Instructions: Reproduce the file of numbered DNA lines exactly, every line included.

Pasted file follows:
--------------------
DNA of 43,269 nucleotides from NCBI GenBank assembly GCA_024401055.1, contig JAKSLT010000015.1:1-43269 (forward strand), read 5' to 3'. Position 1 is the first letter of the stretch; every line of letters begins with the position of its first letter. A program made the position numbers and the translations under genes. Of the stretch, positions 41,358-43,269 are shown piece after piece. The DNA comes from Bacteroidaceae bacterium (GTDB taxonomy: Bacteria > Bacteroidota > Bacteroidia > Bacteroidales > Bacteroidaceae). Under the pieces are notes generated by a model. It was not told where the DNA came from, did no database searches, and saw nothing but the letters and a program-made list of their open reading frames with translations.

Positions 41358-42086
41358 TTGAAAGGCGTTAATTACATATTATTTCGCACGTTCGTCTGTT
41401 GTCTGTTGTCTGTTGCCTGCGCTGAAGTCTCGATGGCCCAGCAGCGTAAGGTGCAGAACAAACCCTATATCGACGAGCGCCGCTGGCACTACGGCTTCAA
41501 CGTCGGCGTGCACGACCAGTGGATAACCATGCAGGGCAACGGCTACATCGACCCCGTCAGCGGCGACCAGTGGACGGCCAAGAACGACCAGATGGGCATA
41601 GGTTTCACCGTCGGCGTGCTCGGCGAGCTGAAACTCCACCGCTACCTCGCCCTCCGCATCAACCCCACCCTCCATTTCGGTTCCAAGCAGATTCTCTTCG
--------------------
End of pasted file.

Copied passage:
DNA of 43,269 nucleotides from NCBI GenBank assembly GCA_024401055.1, contig JAKSLT010000015.1:1-43269 (forward strand), read 5' to 3'. Position 1 is the first letter of the stretch; every line of letters begins with the position of its first letter. A program made the position numbers and the translations under genes. Of the stretch, positions 41,358-43,269 are shown piece after piece. The DNA comes from Bacteroidaceae bacterium (GTDB taxonomy: Bacteria > Bacteroidota > Bacteroidia > Bacteroidales > Bacteroidaceae). Under the pieces are notes generated by a model. It was not told where the DNA came from, did no database searches, and saw nothing but the letters and a program-made list of their open reading frames with translations.

Positions 41358-42086
41358 TTGAAAGGCGTTAATTACATATTATTTCGCACGTTCGTCTGTT
41401 GTCTGTTGTCTGTTGCCTGCGCTGAAGTCTCGATGGCCCAGCAGCGTAAGGTGCAGAACAAACCCTATATCGACGAGCGCCGCTGGCACTACGGCTTCAA
41501 CGTCGGCGTGCACGACCAGTGGATAACCATGCAGGGCAACGGCTACATCGACCCCGTCAGCGGCGACCAGTGGACGGCCAAGAACGACCAGATGGGCATA
41601 GGTTTCACCGTCGGCGTGCTCGGCGAGCTGAAACTCCACCGCTACCTCGCCCTCCGCATCAACCCCACCCTCCATTTCGGTTCCAAGCAGATTCTCTTCG